Americans warm to real estate, shun stocks as a long-term investment, Bankrate says

Sarah Smith
Segment Producer/Booker

Americans appear to be turning away from stocks as long term investments, and looking at real estate instead, new research suggests.

Despite stocks hitting record highs, many Americans are still cautious when it comes to Wall Street. It’s leading them to look at other asset classes as better bets, according to Bankrate data.

“People have never warmed to the stock market, despite the ten-year bull market,” Greg McBride, Bankrate’s chief financial analyst, told Yahoo Finance.

According to a recent Bankrate study, 31 percent of respondents would chose real estate for investing money they won't need for the next 10 years.

Stocks, which were the most popular investment in 2018, are now trailing behind real estate—which is the sector’s “best showing” in the seven years that Bankrate’s conducted the study.

“People grasp onto the tangible nature of real estate and the fact that they feel a little bit more insulated from loss, particularly if it’s a use asset,” said McBride.

Real Estate remains Americans' preferred long-term investment: Bankrate survey

The U.S. real estate market, valued at over $27 trillions dollars, has caught the attention of one group in particular.

At 36%, millennials scored the highest among all other age groups in Bankrate’s survey for favoring real estate as a long-term investment strategy.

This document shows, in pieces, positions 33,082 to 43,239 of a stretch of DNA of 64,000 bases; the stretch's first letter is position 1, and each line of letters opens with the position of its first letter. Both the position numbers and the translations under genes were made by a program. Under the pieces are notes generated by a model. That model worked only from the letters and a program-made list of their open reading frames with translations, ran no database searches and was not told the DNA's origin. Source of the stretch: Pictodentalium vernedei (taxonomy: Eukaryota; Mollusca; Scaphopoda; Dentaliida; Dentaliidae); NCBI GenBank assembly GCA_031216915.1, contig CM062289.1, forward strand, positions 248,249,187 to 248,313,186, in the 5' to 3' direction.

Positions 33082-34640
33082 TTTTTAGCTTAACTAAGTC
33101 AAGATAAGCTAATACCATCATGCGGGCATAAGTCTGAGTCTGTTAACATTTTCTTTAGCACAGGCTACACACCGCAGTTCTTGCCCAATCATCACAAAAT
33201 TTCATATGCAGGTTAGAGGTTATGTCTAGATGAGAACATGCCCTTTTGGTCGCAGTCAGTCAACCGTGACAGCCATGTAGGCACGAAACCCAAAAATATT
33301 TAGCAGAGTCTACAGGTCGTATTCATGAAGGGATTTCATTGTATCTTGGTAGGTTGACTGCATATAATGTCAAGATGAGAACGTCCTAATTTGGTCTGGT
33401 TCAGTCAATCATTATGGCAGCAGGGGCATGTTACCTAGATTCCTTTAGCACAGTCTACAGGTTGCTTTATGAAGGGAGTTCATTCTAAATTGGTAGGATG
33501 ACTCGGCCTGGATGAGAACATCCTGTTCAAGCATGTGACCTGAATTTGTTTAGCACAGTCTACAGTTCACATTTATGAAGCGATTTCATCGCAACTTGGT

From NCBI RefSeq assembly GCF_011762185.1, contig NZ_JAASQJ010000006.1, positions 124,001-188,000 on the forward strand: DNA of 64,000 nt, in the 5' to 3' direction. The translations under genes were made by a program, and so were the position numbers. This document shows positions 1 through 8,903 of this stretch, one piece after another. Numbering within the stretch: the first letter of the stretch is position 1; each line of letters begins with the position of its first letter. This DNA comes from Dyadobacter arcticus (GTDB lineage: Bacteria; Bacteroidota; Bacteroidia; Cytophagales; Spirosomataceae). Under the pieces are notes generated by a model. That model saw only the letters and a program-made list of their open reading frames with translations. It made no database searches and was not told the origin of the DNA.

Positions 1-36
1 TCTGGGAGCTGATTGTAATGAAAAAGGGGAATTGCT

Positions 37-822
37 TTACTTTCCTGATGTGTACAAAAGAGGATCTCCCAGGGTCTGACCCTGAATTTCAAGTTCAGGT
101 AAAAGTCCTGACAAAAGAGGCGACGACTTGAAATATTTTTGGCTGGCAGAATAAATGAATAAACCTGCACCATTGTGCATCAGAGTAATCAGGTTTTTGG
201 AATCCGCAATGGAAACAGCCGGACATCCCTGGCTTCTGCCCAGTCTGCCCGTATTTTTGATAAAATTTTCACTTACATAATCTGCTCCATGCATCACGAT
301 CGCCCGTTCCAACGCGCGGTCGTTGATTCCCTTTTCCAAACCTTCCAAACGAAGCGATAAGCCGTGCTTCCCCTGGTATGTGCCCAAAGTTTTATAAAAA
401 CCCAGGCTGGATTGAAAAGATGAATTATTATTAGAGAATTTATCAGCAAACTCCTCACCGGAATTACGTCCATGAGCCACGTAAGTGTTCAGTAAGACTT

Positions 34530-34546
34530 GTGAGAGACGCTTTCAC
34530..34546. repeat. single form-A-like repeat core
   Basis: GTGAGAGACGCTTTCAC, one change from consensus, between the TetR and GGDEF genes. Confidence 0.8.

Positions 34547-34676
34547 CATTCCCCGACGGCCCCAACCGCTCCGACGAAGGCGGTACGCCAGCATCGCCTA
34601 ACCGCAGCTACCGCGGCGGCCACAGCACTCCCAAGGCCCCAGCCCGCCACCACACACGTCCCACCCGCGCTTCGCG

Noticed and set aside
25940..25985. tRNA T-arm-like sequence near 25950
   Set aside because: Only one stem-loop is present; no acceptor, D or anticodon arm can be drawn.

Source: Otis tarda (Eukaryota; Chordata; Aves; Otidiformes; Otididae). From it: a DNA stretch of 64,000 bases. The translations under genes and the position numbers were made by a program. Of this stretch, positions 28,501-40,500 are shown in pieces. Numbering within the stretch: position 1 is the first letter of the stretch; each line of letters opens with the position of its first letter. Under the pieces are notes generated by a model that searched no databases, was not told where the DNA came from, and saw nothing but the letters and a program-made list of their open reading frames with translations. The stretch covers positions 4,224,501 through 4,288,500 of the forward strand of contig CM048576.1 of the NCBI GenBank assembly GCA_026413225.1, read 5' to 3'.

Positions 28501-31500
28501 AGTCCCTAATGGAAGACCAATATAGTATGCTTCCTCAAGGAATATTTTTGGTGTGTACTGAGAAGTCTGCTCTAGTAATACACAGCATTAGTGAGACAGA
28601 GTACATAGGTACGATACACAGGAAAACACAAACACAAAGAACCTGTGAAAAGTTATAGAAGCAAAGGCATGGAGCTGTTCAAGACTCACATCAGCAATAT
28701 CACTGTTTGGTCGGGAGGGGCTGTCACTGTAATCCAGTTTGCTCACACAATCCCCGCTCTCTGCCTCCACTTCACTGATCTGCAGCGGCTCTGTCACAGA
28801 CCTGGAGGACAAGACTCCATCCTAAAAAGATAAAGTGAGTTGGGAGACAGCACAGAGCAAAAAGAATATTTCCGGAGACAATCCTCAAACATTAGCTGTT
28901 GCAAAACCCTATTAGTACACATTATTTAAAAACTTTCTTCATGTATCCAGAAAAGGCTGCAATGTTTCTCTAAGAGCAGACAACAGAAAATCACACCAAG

“Millennials...have the lowest preference for the stock market of any age group,” McBride said, “which I think is troubling from the standpoint of accumulating retirement savings.”

He added: “Millennials are going to have the biggest retirement savings burden in history.”

While a potential interest rate cut from the Federal Reserve seemingly in the offing, Bankrate’s survey found that declining rates would not impact their decision of how to invest their money.

Roughly 1-in-4 Americans asked would be more likely to borrow more money due to falling interest rates. “It makes you question why the Fed is going to cut rates,” McBride said.


Sarah Smith is a Segment Producer/Booker at Yahoo Finance. Follow her on Twitter: @sarahasmith

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